Advice to parents by The Association for Abducted Children
An association for abducted children (Kaapatut Lapset ry) has been formed in order to support and advise parents of abducted children. According to the experiences of the association parents should pay particular attention to the following:
- Find out about the culture and religion as well as about family law and the concept of the family in the country of your spouse.
- For instance the right of the father to decide on matters concerning the children may be regarded as natural in some countries. In other countries, a child is thought to belong to its mother, and she is thought to be the natural custodian of the child.
- The memorandum on the management of international child abduction prepared by the Ministry for Foreign Affairs and the Ministry of Justice on 31 August 1998 may be of use.
Try to identify risk situations
The talk and behaviour of your spouse may indicate that everything is not in order. Such indications may come up in quarrels, discussions about upbringing and in disputes about child custody and rights of access. The other parent may voice a wish to return with the child to his or her native country or threaten with abduction. Perhaps this parent no longer works. A close relative to your spouse has moved in with you or to the home of the child, and supports a move to the native country. Friends of your spouse may assist in organizing the abduction. Your spouse sells personal property in your common appartment or in his or her own apartment. These signs have to be taken seriously.
The risk of abduction may increase in connection with custody disputes. A divorce between you and your spouse or a new relationship formed by you may also heighten the risk. Your former spouse may feel hurt and fear replacement by your new partner.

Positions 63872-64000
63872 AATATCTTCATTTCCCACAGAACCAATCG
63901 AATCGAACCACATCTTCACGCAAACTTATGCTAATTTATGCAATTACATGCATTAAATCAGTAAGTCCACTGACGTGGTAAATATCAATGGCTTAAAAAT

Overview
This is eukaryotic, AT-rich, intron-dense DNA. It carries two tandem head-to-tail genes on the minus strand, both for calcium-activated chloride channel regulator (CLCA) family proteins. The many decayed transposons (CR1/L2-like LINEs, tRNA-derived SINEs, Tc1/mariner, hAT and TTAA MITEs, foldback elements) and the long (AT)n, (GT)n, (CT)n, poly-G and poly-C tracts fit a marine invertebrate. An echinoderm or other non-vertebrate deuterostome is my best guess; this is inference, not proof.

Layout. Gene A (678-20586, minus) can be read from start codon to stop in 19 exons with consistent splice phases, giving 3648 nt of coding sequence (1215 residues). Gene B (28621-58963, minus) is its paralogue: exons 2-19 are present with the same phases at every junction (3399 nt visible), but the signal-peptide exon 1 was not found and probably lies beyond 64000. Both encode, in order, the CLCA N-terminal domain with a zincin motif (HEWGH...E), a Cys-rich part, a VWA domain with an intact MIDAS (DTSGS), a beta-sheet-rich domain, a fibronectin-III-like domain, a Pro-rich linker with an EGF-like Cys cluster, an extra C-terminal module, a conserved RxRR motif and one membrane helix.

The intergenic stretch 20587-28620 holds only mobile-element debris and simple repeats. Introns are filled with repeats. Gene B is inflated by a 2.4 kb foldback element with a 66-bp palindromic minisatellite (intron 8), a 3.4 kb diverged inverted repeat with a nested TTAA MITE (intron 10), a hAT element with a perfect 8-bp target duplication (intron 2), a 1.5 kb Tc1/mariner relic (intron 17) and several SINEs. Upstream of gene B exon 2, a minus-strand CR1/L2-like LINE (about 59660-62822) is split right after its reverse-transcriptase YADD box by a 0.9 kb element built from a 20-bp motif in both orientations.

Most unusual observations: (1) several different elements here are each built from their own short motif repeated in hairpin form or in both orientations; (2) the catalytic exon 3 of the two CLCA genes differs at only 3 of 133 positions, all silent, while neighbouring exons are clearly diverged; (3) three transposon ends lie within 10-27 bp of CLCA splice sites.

Both the mother and the father may abduct the child, and the abductor may be Finnish just as well as a foreigner.
Find out about the services of the association for abducted children
The association for abducted children may provide you with contact information about parents whose children have been abducted to the same country as your child or to a neighbouring country.
Find out what the authorities can do
Passports and Visas
Inform the diplomatic Mission of your spouse¡¦s native country that you have not agreed to apply for a visa or passport for your child. More information about dual citizenship and about issuing a passport is available at the diplomatic Mission of your spouse¡¦s native country.
The police may be contacted as regards issuing and revoking the child¡¦s Finnish passport.
Find out about the possibilities of precautionary measures, for instance an emergency care order.
Advice and instructions are available at the child welfare authorities of the municipality of residence and at shelters.
Informing the Day-care Centre and School
Inform the day-care centre and school that the child may not be given to the other parent or to some other person without your permission.
Informing the Police and Child Welfare Authorities
Inform the police and child welfare authorities of the threat of abduction.
Try to Reach an Amicable Solution
Your child has the right to both its parents. Therefore it makes sense to try to settle your differences and reach an amicable solution about child custody and rights of access. A settlement is probably the best preventive measure. Willingness to co-operate and amicability are also in the best interests of the child. In addition, they establish you as a responsible and good custodian of the child in possible future trials.
Retain a good lawyer
If an amicable solution is impossible, consult a lawyer. You will need a counsellor in your legal proceedings and if you apply for e.g. precautionary measures, supervised meetings or a restraining order.